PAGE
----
No matter what we tried, we couldn’t overcome the inherent challenges of having the wrong business model. In 2017, we realized that the only way to save Zocdoc was to charge providers per transaction – like any other marketplace. However, due to the ambiguity of the law, we first obtained approval from regulatory authorities.

Sub-path 3: Make a speculative bet to update the regulations

This brings us to the third path: spending significant company resources working to change the law or obtaining a business license. Starting a digital health company is not for the faint of heart; you struggle with fragmentation, entrenched market operators, intermediation and many other problems. In our world, every day can seem like a fight to survive and find product-market fit.

Imagine trying to build a successful, sustainable and scalable company from scratch, and on top of that you’re trying to update something as massive as our country’s healthcare regulations. It is, at best, a multi-year journey that requires a significant amount of time, attention and investment. All of these efforts amount to a highly speculative bet with uncertain outcomes. This is a bet that most growing digital health companies simply cannot afford.

Providing 21st century care requires 21st century regulations

When I assess the state of American health care, I find that costs continue to rise, and study after study shows that there is no correlation between the rates paid and the quality of care. Americans are spending more and more out of pocket on this inefficient cycle. We have problems with medical staff shortages, problems with access and long wait times, problems with overutilization of emergency rooms, uncontrolled costs and problems with cost transparency, and the list goes on.

While the challenges facing our health care are vast and diverse, they share a common solution: technology can help improve access, cost and quality. This is the technology that can deliver the connected, accessible and affordable healthcare system we have talked about for decades but have made far too little progress on. America should be the world leader in health care. Instead, we rank last among our peers and outdated regulations hold us back.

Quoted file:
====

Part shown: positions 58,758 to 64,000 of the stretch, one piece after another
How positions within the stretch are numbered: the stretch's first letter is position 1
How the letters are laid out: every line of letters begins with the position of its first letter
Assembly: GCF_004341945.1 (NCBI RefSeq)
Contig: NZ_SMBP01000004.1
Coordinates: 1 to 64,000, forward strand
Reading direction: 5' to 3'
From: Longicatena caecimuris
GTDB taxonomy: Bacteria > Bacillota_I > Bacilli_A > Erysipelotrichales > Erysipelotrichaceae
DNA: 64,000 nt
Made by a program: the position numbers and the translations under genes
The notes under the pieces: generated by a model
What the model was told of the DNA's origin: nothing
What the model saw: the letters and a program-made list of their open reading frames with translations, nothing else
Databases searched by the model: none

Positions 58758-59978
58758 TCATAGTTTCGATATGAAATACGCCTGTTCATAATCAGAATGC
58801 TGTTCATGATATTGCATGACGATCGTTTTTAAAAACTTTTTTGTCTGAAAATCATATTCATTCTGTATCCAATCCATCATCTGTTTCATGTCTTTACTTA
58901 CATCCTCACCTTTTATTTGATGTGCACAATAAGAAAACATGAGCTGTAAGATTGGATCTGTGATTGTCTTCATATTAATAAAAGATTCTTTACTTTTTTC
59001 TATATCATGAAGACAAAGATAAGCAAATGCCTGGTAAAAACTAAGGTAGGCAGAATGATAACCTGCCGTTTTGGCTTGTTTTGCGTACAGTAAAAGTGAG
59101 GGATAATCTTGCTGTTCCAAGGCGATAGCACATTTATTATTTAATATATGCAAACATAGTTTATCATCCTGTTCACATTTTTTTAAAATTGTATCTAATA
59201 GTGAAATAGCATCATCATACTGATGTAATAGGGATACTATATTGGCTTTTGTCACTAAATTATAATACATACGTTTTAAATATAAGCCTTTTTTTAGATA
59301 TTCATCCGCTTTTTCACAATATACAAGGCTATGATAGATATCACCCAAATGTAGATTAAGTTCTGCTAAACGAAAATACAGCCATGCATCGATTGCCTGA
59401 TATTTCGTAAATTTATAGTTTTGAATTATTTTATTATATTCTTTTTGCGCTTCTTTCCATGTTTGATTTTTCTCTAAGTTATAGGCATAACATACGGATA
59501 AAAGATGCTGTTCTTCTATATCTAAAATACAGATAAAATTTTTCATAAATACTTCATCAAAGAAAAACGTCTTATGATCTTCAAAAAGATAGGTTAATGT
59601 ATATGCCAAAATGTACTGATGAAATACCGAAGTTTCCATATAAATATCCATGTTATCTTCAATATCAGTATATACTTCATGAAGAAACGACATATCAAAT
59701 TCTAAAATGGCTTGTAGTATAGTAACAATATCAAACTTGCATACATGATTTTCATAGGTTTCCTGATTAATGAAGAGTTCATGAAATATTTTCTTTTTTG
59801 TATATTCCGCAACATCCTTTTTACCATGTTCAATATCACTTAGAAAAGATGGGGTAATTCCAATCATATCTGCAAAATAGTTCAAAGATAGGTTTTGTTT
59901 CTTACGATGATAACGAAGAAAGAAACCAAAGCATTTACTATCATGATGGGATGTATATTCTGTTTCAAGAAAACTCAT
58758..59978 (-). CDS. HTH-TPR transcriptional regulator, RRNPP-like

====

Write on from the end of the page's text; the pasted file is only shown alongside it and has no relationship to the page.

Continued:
From Silicon Valley to Washington, D.C. and everywhere in between, many great minds are working to create the health care system we all dream of. But to achieve this, Congress and the administration must modernize our health care laws while preserving their most important protections and enabling innovation to thrive.

Photo: Syolacan, Getty Images

Oliver Kharraz, MD, is the CEO and founder of Zocdoc. Oliver is the newest doctor in a 300-year-old family tradition. Over the course of his extensive career, Oliver has gained extensive experience in implementing change and building efficiency in large health care organizations using information technologies.

Prior to joining Zocdoc, Oliver was an associate director at global consulting firm McKinsey & Company. During his seven years at McKinsey & Co. Oliver has developed and implemented new patient utilization models in the national health services of many governments and major hospital networks.

In 1994, Oliver built and sold his first company, a forerunner of early Internet software. He later became a resident physician at the clinic of the Ludwig-Maximilian University in Munich, where he obtained a doctorate in medicine and a doctorate in neurology. Oliver also holds a Master’s degree in philosophy from the Jesuit Philosophical College in Munich. He is also a member of the Council on Foreign Relations.